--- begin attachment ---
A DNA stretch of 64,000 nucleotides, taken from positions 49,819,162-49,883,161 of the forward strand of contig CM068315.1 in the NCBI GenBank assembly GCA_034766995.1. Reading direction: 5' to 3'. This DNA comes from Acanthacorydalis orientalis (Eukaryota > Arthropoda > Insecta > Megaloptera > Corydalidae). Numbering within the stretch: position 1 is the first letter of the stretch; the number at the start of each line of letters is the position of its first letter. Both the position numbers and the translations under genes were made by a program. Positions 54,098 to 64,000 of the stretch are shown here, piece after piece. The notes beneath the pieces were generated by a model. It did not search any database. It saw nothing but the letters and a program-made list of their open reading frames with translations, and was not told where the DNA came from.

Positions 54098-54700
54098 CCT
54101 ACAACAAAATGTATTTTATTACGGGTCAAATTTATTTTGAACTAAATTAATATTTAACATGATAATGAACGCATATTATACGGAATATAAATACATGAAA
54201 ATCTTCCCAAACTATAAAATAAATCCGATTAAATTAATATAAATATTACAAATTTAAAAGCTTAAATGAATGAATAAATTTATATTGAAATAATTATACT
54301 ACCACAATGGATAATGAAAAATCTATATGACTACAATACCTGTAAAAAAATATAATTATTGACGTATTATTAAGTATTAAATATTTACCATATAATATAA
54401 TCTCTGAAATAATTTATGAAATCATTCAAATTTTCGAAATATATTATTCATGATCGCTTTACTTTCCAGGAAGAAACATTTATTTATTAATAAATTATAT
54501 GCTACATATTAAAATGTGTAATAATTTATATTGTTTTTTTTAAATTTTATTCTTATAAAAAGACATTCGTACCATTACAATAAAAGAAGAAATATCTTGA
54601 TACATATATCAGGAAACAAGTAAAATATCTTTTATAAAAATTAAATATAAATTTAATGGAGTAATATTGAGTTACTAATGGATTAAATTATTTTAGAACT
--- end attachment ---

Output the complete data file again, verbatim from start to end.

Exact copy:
A DNA stretch of 64,000 nucleotides, taken from positions 49,819,162-49,883,161 of the forward strand of contig CM068315.1 in the NCBI GenBank assembly GCA_034766995.1. Reading direction: 5' to 3'. This DNA comes from Acanthacorydalis orientalis (Eukaryota > Arthropoda > Insecta > Megaloptera > Corydalidae). Numbering within the stretch: position 1 is the first letter of the stretch; the number at the start of each line of letters is the position of its first letter. Both the position numbers and the translations under genes were made by a program. Positions 54,098 to 64,000 of the stretch are shown here, piece after piece. The notes beneath the pieces were generated by a model. It did not search any database. It saw nothing but the letters and a program-made list of their open reading frames with translations, and was not told where the DNA came from.

Positions 54098-54700
54098 CCT
54101 ACAACAAAATGTATTTTATTACGGGTCAAATTTATTTTGAACTAAATTAATATTTAACATGATAATGAACGCATATTATACGGAATATAAATACATGAAA
54201 ATCTTCCCAAACTATAAAATAAATCCGATTAAATTAATATAAATATTACAAATTTAAAAGCTTAAATGAATGAATAAATTTATATTGAAATAATTATACT
54301 ACCACAATGGATAATGAAAAATCTATATGACTACAATACCTGTAAAAAAATATAATTATTGACGTATTATTAAGTATTAAATATTTACCATATAATATAA
54401 TCTCTGAAATAATTTATGAAATCATTCAAATTTTCGAAATATATTATTCATGATCGCTTTACTTTCCAGGAAGAAACATTTATTTATTAATAAATTATAT
54501 GCTACATATTAAAATGTGTAATAATTTATATTGTTTTTTTTAAATTTTATTCTTATAAAAAGACATTCGTACCATTACAATAAAAGAAGAAATATCTTGA
54601 TACATATATCAGGAAACAAGTAAAATATCTTTTATAAAAATTAAATATAAATTTAATGGAGTAATATTGAGTTACTAATGGATTAAATTATTTTAGAACT